So far Indonesia has demonstrated a cautious approach to the territorial disputes in the South China Sea.
Jakarta maintains that it is not a claimant state in these territorial disputes, nor does it have any territorial ambition in the area. But it still has interests at stake and Indonesia continues to advocate a united ASEAN front when dealing with China.
On the other hand, Indonesia has long asserted sovereign rights over its own territorial waters, particularly through its firm law enforcement when dealing with illegal fishing activities in its waters. Safeguarding territorial integrity is a specific focus of the Joko Widodo presidency. In 2016, there were three incidents where fishing vessels from China operated without permission in Indonesia’s exclusive economic zone.
Following these, Jokowi led a high-level delegation to the Natuna Islands for a meeting with ministers and security force chiefs on an Indonesian warship watched over by air force jets. Yet this did not result in any visible shift in policy.
In October 2016, following the ‘2+2’ dialogue between Indonesian and Australian foreign and defence ministers, the Indonesian defence minister said he had proposed that the two countries conduct joint patrols in the eastern part of the South China Sea to secure the waters.
Few details were provided as to the nature or location of these patrols and whether they should be joint or coordinated. News reports also blew the comments out of proportion, making the idea seem more definite than it actually was.
At the time, Australian Foreign Minister Julie Bishop appeared to confirm that Canberra was considering joint patrols. She indicated to the media that both sides would discuss ‘coordinated activities’ in the South China Sea and that this would be consistent with both countries’ right to exercise freedom of navigation.
A few days before his visit to Australia on 25 February 2017, Jokowi said such joint patrols could be carried out ‘only if there was no tension in the region’. This comment raised the question again of how serious the plan really was.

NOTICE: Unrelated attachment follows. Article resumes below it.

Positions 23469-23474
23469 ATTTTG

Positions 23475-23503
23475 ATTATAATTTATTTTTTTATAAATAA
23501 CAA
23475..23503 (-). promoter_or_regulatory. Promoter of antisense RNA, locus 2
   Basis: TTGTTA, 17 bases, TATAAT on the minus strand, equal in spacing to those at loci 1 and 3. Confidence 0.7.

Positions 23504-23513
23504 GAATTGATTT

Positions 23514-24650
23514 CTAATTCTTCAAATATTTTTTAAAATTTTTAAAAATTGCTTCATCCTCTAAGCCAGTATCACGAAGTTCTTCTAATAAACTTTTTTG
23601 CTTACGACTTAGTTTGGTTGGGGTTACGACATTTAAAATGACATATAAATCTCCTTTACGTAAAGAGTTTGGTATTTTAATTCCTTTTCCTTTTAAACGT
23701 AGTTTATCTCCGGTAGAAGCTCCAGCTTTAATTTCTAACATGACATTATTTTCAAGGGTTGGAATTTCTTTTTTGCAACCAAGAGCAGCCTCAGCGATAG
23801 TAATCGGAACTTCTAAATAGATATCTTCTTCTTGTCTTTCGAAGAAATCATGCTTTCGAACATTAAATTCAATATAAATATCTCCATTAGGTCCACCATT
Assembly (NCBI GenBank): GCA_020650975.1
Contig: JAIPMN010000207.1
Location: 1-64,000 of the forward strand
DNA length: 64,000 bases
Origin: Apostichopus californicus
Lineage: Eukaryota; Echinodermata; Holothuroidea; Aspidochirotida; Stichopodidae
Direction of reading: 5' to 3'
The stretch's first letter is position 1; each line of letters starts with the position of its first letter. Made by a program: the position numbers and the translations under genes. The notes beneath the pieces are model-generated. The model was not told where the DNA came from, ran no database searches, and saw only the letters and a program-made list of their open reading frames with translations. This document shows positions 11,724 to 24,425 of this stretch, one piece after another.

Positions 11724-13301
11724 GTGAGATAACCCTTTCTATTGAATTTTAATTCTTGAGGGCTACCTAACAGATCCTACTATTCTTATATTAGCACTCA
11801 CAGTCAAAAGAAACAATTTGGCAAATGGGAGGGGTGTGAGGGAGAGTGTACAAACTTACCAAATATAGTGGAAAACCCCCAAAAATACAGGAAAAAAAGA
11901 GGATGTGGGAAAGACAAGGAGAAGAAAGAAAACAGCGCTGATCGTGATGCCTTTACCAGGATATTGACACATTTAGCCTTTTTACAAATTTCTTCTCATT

After the meeting between the two leaders in Canberra, it turned out that the issue was not raised at all during their joint press conference.
Not long after, the two countries seemed to have completely backtracked on the idea. Clarifying the comments on the sidelines of the Indian Ocean Rim Association summit in Jakarta, Bishop said Jokowi never suggested joint patrols in the South China Sea. Indonesian officials never confirmed specific plans for joint patrols either.
Yet the idea of coordinated patrols is not new for the two countries. Since 2010 the Australian Defence Force and Indonesian Armed Forces have been conducting coordinated maritime security patrols, which usually start in Kupang in eastern Indonesia and conclude in Darwin, targeting illegal activities in the two countries’ maritime zones. In 2016, the Australian Border Force and its Indonesian counterpart, Badan Keamanan Laut RI, conducted a maritime security patrol dubbed Operation Shearwater in the Timor Sea.
So joint patrols are not a controversial idea. But the most recent joint proposal happened to catch the attention of the media and wider public because of the magnitude of the South China Sea disputes and the fact that two big regional neighbours are involved.
There have also been calls for Indonesia to play a greater role in the resolution of the dispute. While this proposal may look like an answer to this call, aside from occasional rhetoric, there is very little evidence of any policy actually following through.
So it was not really a surprise that the topic did not surface during Jokowi’s visit to Australia, as trade and investment were at the top of his agenda. Bilateral security cooperation was not a matter of priority, particularly with regard to the South China Sea.
The technical and operational aspects of a joint proposal, and all the policy elements required to make it probable, make its prospects even more distant. First, there is little chance there would be a dramatic change in Indonesia’s foreign policy towards the South China Sea.